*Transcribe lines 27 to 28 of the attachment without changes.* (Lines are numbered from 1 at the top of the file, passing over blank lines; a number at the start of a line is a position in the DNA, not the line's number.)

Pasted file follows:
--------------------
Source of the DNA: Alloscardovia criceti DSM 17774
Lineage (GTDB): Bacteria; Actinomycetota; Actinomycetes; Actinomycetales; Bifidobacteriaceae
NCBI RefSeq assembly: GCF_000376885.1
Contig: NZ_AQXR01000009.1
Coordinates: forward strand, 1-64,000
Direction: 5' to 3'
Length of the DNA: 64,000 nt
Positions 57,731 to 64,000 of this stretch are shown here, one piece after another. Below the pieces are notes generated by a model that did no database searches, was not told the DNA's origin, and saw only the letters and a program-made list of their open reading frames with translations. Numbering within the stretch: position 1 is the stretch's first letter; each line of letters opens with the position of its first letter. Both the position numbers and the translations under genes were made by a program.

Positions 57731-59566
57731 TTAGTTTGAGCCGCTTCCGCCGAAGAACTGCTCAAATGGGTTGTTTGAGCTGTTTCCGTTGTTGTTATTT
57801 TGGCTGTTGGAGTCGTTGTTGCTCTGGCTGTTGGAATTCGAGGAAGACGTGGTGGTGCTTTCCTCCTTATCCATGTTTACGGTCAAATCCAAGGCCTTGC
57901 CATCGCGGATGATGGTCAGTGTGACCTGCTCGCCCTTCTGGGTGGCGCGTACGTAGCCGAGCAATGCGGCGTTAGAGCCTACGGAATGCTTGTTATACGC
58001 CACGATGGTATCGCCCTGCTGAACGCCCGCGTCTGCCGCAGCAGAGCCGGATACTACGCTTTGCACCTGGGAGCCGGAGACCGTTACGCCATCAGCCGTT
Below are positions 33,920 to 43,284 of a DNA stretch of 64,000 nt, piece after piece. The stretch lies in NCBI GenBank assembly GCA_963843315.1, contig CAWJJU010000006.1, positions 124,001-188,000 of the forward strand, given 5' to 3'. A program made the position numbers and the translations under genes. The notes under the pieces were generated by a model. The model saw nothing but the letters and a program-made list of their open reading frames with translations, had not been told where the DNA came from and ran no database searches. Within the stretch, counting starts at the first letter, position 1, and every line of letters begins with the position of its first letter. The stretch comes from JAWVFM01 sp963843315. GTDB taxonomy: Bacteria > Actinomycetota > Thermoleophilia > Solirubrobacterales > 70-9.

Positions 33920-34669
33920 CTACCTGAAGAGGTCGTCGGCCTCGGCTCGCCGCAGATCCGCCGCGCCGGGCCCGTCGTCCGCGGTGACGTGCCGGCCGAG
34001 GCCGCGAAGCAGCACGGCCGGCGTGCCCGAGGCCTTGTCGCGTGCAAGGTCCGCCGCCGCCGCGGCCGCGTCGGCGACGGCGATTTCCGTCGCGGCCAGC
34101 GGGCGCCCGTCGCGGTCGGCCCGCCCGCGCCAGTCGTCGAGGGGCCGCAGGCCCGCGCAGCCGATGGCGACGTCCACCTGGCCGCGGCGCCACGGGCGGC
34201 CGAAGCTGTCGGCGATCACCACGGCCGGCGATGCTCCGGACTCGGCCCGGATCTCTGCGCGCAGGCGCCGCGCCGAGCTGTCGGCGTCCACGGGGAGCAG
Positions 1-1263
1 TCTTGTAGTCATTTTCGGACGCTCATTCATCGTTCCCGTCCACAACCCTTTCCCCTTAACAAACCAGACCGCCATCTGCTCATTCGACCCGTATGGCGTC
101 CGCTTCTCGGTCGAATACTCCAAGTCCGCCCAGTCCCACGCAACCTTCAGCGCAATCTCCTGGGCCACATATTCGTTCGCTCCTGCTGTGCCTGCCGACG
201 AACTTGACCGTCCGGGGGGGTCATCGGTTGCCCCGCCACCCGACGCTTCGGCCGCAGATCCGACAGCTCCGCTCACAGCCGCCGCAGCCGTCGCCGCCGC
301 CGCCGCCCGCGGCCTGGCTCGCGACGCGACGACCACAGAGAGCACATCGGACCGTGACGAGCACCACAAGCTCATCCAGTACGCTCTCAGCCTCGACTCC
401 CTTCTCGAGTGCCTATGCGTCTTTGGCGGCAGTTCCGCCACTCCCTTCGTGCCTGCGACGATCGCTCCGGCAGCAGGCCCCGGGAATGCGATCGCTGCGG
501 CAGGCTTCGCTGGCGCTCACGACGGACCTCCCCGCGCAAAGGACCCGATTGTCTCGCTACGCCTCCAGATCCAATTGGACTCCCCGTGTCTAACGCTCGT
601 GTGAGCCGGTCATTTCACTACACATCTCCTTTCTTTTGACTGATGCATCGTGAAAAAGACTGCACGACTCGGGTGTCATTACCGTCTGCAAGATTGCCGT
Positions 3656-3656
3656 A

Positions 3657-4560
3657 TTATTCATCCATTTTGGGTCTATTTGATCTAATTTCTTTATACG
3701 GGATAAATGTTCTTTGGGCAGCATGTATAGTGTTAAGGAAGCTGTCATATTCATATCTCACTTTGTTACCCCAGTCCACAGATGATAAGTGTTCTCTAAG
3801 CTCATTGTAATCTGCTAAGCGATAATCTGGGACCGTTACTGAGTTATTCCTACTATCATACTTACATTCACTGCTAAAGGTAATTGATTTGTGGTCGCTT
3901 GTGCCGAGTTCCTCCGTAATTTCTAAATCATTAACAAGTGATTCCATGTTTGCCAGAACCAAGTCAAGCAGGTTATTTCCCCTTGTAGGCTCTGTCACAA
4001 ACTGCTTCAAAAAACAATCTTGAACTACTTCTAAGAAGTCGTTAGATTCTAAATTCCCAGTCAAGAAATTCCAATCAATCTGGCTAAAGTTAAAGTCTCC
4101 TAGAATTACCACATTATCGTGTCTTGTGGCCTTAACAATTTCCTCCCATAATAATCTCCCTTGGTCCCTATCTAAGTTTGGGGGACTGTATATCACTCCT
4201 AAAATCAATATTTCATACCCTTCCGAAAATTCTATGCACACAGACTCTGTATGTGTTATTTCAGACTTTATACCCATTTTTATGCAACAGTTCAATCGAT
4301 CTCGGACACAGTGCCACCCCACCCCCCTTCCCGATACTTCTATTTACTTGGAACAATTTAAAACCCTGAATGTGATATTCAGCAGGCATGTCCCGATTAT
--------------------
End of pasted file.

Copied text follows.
601 GTGAGCCGGTCATTTCACTACACATCTCCTTTCTTTTGACTGATGCATCGTGAAAAAGACTGCACGACTCGGGTGTCATTACCGTCTGCAAGATTGCCGT
Positions 3656-3656